Don't Allow Facebook Groups to Replace Personal Discipleship


I have joined many parenting- and homeschool-related Facebook groups over the last few years, as well as groups for mom bloggers. Most of the groups I belong to were started by Christian women seeking to help others.

I think it’s fun to log on, see what people are asking about, give a short answer, and move on to the next item in my news feed, because I enjoy the apparent efficiency of digital communication. It’s on my time, and my terms. I answer what I want, when I want. I can think about what I want to say, write and edit and rewrite until I’m satsified. It feels good to think I might have helped someone work out a problem. So that’s a good thing—right?

Not when you realize the extent to which we can choose what we want to reveal and conceal, and the lack of consequences if we don’t exercise wisdom and discernment. I believe these are reasons Facebook groups offer an enticing alternative to personal discipleship.

Facebook is a place where you can control exactly what people can learn about you. Your profile, photos, likes—these all create a picture of who you are that might not be an accurate representation of how you really live your life.

You’d think this power would lead more people to create a fantasy life where their house is clean and beautiful, their children are wonderful, their husband is thoughtful and handsome. A few people do this, but what I’ve seen is mostly the opposite. Nearly every post, and every answer to a post, is a complaint. Some threads look like a competition on the My Life Is A Bigger Disaster Than Yours game show.

Because online relationships tend to be shallow or just flat out nonexistent, answers may be harsh and tactless, glib and thoughtless, or full of affirmation and sympathy. I can sometimes picture the women quickly typing out their answers, taking out their frustrations on a stranger, or patting themselves on the back for their sharp wit, or commiserating and feeling justified for their own discontent—none of which is truly focused on the benefit of the questioner.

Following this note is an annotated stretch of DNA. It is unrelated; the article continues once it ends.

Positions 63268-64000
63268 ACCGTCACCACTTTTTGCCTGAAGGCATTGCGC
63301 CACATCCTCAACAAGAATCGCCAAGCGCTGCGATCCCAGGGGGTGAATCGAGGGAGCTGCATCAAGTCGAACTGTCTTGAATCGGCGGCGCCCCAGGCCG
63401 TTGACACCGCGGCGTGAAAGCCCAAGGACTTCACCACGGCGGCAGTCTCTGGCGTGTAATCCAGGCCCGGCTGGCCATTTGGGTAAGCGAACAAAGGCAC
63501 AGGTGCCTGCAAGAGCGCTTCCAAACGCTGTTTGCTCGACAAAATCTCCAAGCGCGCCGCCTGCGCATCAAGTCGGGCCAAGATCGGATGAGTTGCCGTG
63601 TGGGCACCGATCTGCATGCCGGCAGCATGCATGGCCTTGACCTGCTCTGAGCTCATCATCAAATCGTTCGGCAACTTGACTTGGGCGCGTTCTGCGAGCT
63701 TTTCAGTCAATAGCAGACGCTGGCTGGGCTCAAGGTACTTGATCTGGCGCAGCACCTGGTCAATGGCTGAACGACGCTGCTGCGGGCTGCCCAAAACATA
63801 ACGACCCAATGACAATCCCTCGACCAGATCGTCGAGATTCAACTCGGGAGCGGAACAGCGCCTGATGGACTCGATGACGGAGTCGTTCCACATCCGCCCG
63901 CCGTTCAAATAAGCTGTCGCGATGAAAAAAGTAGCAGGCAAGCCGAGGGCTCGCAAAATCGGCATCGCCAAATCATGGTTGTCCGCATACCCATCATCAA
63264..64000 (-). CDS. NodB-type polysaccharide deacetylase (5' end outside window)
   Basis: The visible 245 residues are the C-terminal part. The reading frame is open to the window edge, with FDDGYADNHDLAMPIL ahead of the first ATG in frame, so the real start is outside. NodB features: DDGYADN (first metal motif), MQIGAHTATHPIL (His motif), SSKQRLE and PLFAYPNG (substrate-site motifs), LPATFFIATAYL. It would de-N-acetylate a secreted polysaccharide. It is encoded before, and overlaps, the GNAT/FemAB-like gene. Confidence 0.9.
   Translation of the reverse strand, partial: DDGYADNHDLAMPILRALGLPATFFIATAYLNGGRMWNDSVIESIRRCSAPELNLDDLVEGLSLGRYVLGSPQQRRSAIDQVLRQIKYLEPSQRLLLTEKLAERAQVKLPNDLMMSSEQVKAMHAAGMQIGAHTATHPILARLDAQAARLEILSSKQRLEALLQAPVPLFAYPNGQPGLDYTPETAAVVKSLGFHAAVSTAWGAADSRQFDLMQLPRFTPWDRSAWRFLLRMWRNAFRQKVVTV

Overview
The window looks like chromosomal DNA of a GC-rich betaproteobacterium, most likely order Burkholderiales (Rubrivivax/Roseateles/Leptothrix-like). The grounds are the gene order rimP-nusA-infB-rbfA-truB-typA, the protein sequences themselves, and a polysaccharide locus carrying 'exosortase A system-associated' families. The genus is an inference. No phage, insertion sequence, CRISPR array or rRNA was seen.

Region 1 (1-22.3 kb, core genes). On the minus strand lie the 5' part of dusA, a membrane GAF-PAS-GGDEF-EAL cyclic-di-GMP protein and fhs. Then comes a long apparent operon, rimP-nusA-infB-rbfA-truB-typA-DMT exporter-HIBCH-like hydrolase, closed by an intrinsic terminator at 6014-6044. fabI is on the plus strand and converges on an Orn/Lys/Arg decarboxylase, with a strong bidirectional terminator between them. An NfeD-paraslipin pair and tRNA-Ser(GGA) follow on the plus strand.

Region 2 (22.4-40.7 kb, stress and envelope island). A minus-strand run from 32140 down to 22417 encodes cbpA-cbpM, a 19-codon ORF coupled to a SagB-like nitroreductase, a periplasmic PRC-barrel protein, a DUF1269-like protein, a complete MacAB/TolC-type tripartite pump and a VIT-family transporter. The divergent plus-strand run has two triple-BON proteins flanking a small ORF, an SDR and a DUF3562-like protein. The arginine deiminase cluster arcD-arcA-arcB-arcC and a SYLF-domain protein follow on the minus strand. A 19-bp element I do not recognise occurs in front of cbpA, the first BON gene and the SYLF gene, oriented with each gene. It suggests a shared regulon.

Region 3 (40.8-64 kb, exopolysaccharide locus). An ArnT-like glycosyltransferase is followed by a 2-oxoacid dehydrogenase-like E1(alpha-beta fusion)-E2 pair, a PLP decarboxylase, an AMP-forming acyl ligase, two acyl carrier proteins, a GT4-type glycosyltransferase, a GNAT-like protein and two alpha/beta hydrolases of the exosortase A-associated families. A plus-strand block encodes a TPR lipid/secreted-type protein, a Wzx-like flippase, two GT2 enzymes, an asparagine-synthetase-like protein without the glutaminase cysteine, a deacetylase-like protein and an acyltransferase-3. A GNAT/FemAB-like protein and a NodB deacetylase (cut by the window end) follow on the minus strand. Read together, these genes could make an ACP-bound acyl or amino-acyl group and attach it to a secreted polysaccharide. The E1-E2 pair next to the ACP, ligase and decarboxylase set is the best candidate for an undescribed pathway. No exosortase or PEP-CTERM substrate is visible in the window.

Then in my mind I see the author on a rollercoaster ride over these answers, feeling by turns hurt, irritated, and then vindicated by the posts they choose to acknowledge, because they were looking for substantiation, not for truth.

Although we still have the opportunity to give an answer from Scripture to any question one might pose, true discipleship is based on relationship with, and knowledge of, the other person. So in spite of the fact that many share very intimate details of their lives in these groups, they are sharing intimacies with strangers.

Earlier I mentioned the “apparent efficiency” of digitial communication, but communication is more than simply conveying information. There also needs to be understanding, trust, and connection. Online conversations lack these essential elements:

  • Knowledge of the details of the other person’s life
  • Nonverbal cues like facial expressions, posture, eye contact, touch, and the use of personal space
  • Tone of voice
  • Instincts based on the consistency of a person’s message with their body language
  • Immediate feedback
  • Observing whether words match up with actions

If the goal of communication is understanding, then online conversations are seldom efficient, even if it feels like I’m doing a world of good with 15 minutes on social media.

I also think women are more susceptible to replacing spiritual mentors with Facebook groups. Women enjoy communicating their thoughts, feelings, and experiences, and we feel enormous satisfaction from personal connections. Even a simple question about buying a car seat takes several paragraphs of back story becasue we crave kinship. So online you not only tell your tale with no worries about being confronted with facts, you can fool yourself and everyone else, pretending to seek answers when what you really want is emotional gratification.

There are days when I scroll past question after question about serious family and health issues, and I wonder why these women place so much trust in strangers. Why aren’t they confiding in their friends? Why aren’t they being discipled in their churches?

True friends keep us humble by reminding us to be grateful for our blessings. They can rebuke us because they know our flaws and have our best interests at heart. They help us find clarity in our situation based on their personal knowledge of our lives and the possible repercussions of our actions. And true discipleship comes from the same place as friendship; a genuine investment in the well-being of another person.

There are plenty of questions that are great for a social media platform like Facebook, but those involving serious personal and family issues should be taken to the Scriptures for study and contemplation, to the Lord in prayer, and then to a spiritual mentor who possesses wisdom and experience.